The premise of an art fair is that a collector can walk through its aisles, stumble across an artwork that catches his or her eye, and buy it. As a consequence, prices at most fairs are comparatively low, with work rarely surpassing the $2 million mark. After all, very few people can afford a million-dollar impulse buy.
The exception is at Art Basel in Switzerland (June 14–17), where dealers tend to bring showstopping art at a much higher price point.
“This was always the premier art fair of the world,” says Brett Gorvy, a co-founder of Lévy Gorvy, which has a 1982 collage by Jean-Michel Basquiat in its booth, for $17.5 million, and a painting by Mark Grotjahn on offer, for $12.7 million. “It was always the tradition in Basel that [dealers] would ultimately hold their best work for the fair.”
But this year at Art Basel, which opened to VIPs on Tuesday and will officially open to the public on Thursday, there’s been a further upward trend in the price of many of the objects on view.
As a mishmash of European, American, and Asian collectors crowded into the fair on opening morning, women with small watches and large bracelets mingled with men wearing large watches and small bracelets, and dealers stood inside booths in which the total value of artworks on view could easily surpass $100 million.
“We know that in Basel we have the possibility to get close to an auction-like situation,” says Hauser & Wirth partner Marc Payot, standing near a painting by Joan Mitchell that sold on the first day for $14 million. “We can ask a price, which is a big price for an important work, and there’s pressure” on the collector, Payot explains. “If Collector A doesn’t decide [immediately], then Collector B is interested—it’s like an auction.”
In past years, $10 million-plus artworks were outliers, and many pieces could be found for hundreds of thousands of dollars or less. This year, those “reasonably” priced works are there, but they’re increasingly joined by a profusion of art with values well above $3 million. And that’s where the action is.
Dealers provided two explanations for this change in material and price point: First, wealthy collectors are simply more interested in art that’s at the top of the market; and second, the rich are getting richer and can spend more on art than ever before.
“During the last boom in 2007 and 2008, people were bringing a lot of great art, but it was selling it at a lower price,” says Robert Delaney, a director of London’s Bernard Jacobson Gallery, which has a booth featuring two massive paintings by Robert Motherwell priced at $10 million each.
That lower-priced art—call it the mid-hundred-thousand range—represented what people commonly think of as the “middle market,” says Delaney, and that’s the art that’s arguably gone out of favor, replaced with identifiably “important” 20th century artworks.
“While there were a lot of people buying a lot of that art last time, now there are a few very wealthy people buying art at a very high level,” he explains. “That’s why there’s more expensive stuff—that’s just where the market has gone.”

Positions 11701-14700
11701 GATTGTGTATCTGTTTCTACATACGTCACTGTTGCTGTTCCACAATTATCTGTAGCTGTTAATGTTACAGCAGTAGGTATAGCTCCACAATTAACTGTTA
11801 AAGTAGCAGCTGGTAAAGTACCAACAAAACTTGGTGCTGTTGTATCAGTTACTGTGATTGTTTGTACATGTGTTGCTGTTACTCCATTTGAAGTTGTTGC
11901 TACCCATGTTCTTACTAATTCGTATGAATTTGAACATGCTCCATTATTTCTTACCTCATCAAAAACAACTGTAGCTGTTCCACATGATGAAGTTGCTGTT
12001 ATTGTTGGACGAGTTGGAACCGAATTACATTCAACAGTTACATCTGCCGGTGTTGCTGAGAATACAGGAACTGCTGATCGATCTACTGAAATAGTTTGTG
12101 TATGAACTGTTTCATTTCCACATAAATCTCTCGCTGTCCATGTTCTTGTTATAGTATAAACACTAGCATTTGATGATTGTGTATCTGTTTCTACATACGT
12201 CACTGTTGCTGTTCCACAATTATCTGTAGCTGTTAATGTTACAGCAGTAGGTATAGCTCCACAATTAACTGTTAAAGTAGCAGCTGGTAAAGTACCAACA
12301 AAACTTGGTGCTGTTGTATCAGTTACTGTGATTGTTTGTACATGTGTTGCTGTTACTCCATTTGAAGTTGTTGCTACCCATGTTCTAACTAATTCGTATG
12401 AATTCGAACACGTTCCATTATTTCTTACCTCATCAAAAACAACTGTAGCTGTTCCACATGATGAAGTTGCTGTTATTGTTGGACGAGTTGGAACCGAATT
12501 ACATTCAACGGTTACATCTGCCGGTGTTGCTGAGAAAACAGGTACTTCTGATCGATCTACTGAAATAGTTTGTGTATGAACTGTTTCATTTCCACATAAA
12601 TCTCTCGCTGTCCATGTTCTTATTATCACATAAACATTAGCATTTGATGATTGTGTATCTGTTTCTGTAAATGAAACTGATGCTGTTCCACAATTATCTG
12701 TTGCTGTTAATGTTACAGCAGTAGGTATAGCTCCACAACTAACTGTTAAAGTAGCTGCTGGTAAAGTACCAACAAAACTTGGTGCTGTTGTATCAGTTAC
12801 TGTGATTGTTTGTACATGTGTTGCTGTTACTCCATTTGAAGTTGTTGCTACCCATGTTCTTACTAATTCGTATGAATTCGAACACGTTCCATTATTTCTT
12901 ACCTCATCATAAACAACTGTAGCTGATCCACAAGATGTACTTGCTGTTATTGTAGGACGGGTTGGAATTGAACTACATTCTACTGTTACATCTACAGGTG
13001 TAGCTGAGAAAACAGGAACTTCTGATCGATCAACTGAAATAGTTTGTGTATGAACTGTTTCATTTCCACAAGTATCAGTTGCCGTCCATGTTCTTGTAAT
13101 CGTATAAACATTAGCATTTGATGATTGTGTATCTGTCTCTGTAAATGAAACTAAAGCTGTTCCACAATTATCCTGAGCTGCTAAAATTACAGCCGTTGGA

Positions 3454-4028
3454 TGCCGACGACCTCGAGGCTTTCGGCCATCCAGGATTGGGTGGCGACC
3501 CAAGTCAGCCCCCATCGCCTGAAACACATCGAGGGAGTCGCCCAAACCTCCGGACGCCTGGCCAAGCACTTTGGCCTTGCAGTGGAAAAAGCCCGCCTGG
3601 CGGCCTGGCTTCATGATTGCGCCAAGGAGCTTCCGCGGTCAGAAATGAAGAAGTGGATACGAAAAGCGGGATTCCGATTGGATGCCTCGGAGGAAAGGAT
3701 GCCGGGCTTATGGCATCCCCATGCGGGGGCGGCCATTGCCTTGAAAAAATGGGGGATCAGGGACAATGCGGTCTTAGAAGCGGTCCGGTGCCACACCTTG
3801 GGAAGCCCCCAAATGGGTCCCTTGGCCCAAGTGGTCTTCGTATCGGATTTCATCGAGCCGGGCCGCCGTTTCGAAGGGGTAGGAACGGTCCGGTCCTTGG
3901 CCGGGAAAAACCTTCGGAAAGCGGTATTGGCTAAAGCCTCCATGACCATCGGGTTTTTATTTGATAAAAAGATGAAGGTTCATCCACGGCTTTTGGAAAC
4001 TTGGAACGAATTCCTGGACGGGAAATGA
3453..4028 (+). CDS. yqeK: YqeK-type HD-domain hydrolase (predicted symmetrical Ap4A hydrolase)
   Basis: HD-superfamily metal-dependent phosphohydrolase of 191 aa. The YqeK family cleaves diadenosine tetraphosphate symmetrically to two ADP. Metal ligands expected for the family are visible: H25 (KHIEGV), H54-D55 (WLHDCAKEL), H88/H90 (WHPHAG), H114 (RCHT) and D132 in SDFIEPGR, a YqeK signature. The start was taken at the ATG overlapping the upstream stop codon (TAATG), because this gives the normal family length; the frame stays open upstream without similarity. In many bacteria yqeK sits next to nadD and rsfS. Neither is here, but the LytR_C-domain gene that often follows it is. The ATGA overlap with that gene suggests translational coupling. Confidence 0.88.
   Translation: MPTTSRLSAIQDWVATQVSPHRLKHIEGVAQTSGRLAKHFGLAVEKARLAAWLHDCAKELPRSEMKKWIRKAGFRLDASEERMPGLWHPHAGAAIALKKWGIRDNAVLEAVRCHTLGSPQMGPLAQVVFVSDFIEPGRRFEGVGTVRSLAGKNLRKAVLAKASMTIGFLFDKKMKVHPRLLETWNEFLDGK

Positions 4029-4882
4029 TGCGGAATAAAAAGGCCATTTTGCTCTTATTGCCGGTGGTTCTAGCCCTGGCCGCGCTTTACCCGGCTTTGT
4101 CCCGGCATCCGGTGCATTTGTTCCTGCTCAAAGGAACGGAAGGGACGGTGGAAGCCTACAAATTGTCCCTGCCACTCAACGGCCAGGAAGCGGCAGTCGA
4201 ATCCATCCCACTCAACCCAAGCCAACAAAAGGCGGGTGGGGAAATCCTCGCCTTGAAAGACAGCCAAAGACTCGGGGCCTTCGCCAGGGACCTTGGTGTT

The trend is relatively recent, says Ales Ortuzar, a dealer who has the exhibition space Ortuzar Projects in New York. “I think there’s definitely been a shift from an interest in the primary market to a much broader interest in a secondary, historical market,” he says. Meaning: There are fewer glitzy, new works by young contemporary artists and more art changing hands by people already in art’s historical canon—along the lines of Picasso.
“Prices at auction reflect that, and you can see it here at the fair,” he says.
Whereas just a few years ago, $20 million sales were “a rarity, even at auction houses’ evening sales,” Ortuzar continues, “now it’s a regular occurrence to sell a work at that range.”
Another reason prices are higher could be that the rich, put simply, are richer. In 2017 alone, the world’s 500 richest people added $1 trillion to their net worth.
“The price of art is an index of wealth concentration,” says Marc Glimcher, the president of Pace Gallery. “Wealth concentration in this case doesn’t mean fewer, wealthier people,” he goes on to explain, but rather just how much individuals are able to accumulate for themselves. America is, for instance, minting more millionaires than ever before.
Standing in his booth, surrounded by art that included a painting by Agnes Martin, priced at $3.5 million, and an Andy Warhol silkscreen of Judy Garland, which Glimcher would merely say was “a lot more than that” (both sold on the first day), he argues that the profusion of high-priced art is simply a sign that more galleries of varied size are gaining confidence in their ability to sell multimillion-dollar art.
Super-high-end art “used to be material that we hid, because the prices, and the way that the exchange took place, could not bear public scrutiny,” he says. “And that’s no longer the case.”
No one raises an eyebrow or gets outraged on hearing about a $30 million sale at this point; 20 years ago, it would have been a different story.
Instead, Glimcher continues, “those high levels of the market are now functioning the way the middle levels of the market used to function—more credibly, more reproducibly, and slightly more transparently,” he says. “Or else you wouldn’t be seeing these [works] here.”
So will prices continue to rise?
“How expensive art gets is just a matter of how much wealth individuals can concentrate,” Glimcher says. “There’s no ceiling for a thing with no utility. But there’s no floor for a thing with no utility, either.”